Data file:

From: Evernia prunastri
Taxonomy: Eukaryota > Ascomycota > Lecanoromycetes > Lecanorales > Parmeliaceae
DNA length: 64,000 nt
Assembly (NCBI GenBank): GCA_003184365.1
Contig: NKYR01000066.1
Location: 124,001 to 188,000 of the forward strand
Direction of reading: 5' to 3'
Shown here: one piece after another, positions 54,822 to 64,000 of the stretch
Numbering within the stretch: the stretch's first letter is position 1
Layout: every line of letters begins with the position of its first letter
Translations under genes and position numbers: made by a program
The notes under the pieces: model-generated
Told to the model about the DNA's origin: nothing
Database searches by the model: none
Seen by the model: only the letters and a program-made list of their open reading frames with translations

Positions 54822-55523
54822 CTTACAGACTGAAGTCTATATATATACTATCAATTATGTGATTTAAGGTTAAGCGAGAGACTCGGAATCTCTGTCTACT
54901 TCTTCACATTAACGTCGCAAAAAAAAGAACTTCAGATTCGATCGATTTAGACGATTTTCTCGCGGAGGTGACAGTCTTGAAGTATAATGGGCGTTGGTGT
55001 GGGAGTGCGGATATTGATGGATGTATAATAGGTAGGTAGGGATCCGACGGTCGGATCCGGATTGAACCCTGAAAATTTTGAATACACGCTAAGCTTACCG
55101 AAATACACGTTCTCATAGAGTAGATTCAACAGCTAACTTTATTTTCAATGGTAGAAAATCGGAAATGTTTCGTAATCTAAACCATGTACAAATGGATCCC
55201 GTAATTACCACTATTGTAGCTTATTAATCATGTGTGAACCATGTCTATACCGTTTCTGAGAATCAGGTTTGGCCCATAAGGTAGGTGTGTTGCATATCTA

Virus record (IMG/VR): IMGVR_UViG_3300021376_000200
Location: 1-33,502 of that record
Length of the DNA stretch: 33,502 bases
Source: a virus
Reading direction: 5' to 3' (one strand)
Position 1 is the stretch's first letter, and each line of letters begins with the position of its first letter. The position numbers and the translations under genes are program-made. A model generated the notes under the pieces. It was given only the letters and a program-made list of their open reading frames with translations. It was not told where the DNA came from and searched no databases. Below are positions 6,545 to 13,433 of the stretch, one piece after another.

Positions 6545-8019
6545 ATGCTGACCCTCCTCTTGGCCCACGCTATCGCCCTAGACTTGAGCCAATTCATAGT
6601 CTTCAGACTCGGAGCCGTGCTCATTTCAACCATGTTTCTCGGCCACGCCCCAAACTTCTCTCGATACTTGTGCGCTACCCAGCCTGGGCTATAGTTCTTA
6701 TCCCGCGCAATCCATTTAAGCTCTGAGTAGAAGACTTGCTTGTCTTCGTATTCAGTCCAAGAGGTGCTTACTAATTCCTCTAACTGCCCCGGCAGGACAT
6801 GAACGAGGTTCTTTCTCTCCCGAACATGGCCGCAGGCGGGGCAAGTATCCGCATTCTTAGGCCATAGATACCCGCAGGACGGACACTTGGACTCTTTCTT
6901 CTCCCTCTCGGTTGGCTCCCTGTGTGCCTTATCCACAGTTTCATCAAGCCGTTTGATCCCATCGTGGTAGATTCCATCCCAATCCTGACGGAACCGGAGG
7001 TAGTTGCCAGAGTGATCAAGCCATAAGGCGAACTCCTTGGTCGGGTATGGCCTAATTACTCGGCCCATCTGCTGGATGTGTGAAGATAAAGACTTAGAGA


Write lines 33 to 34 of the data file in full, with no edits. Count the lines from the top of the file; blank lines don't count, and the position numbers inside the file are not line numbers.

6901 CTCCCTCTCGGTTGGCTCCCTGTGTGCCTTATCCACAGTTTCATCAAGCCGTTTGATCCCATCGTGGTAGATTCCATCCCAATCCTGACGGAACCGGAGG
7001 TAGTTGCCAGAGTGATCAAGCCATAAGGCGAACTCCTTGGTCGGGTATGGCCTAATTACTCGGCCCATCTGCTGGATGTGTGAAGATAAAGACTTAGAGA